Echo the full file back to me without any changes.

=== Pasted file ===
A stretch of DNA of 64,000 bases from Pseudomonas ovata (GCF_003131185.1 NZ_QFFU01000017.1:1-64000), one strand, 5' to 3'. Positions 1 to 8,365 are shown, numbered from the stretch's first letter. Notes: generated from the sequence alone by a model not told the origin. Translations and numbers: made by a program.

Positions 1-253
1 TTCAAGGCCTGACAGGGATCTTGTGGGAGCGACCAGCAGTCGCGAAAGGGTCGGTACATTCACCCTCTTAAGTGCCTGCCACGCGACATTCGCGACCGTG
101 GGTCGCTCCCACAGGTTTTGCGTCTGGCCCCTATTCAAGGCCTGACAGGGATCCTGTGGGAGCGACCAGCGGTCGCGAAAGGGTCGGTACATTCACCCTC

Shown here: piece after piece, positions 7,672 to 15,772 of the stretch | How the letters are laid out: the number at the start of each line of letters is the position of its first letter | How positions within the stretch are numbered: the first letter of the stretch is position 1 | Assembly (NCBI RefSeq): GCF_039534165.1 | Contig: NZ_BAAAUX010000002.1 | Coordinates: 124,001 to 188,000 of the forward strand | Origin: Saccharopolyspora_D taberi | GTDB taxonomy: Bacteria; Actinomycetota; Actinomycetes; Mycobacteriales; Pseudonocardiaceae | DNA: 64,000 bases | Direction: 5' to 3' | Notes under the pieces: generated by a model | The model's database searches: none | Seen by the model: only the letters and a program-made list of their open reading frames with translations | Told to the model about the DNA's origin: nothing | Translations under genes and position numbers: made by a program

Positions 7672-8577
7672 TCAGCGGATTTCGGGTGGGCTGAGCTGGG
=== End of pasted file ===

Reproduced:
A stretch of DNA of 64,000 bases from Pseudomonas ovata (GCF_003131185.1 NZ_QFFU01000017.1:1-64000), one strand, 5' to 3'. Positions 1 to 8,365 are shown, numbered from the stretch's first letter. Notes: generated from the sequence alone by a model not told the origin. Translations and numbers: made by a program.

Positions 1-253
1 TTCAAGGCCTGACAGGGATCTTGTGGGAGCGACCAGCAGTCGCGAAAGGGTCGGTACATTCACCCTCTTAAGTGCCTGCCACGCGACATTCGCGACCGTG
101 GGTCGCTCCCACAGGTTTTGCGTCTGGCCCCTATTCAAGGCCTGACAGGGATCCTGTGGGAGCGACCAGCGGTCGCGAAAGGGTCGGTACATTCACCCTC

Shown here: piece after piece, positions 7,672 to 15,772 of the stretch | How the letters are laid out: the number at the start of each line of letters is the position of its first letter | How positions within the stretch are numbered: the first letter of the stretch is position 1 | Assembly (NCBI RefSeq): GCF_039534165.1 | Contig: NZ_BAAAUX010000002.1 | Coordinates: 124,001 to 188,000 of the forward strand | Origin: Saccharopolyspora_D taberi | GTDB taxonomy: Bacteria; Actinomycetota; Actinomycetes; Mycobacteriales; Pseudonocardiaceae | DNA: 64,000 bases | Direction: 5' to 3' | Notes under the pieces: generated by a model | The model's database searches: none | Seen by the model: only the letters and a program-made list of their open reading frames with translations | Told to the model about the DNA's origin: nothing | Translations under genes and position numbers: made by a program

Positions 7672-8577
7672 TCAGCGGATTTCGGGTGGGCTGAGCTGGG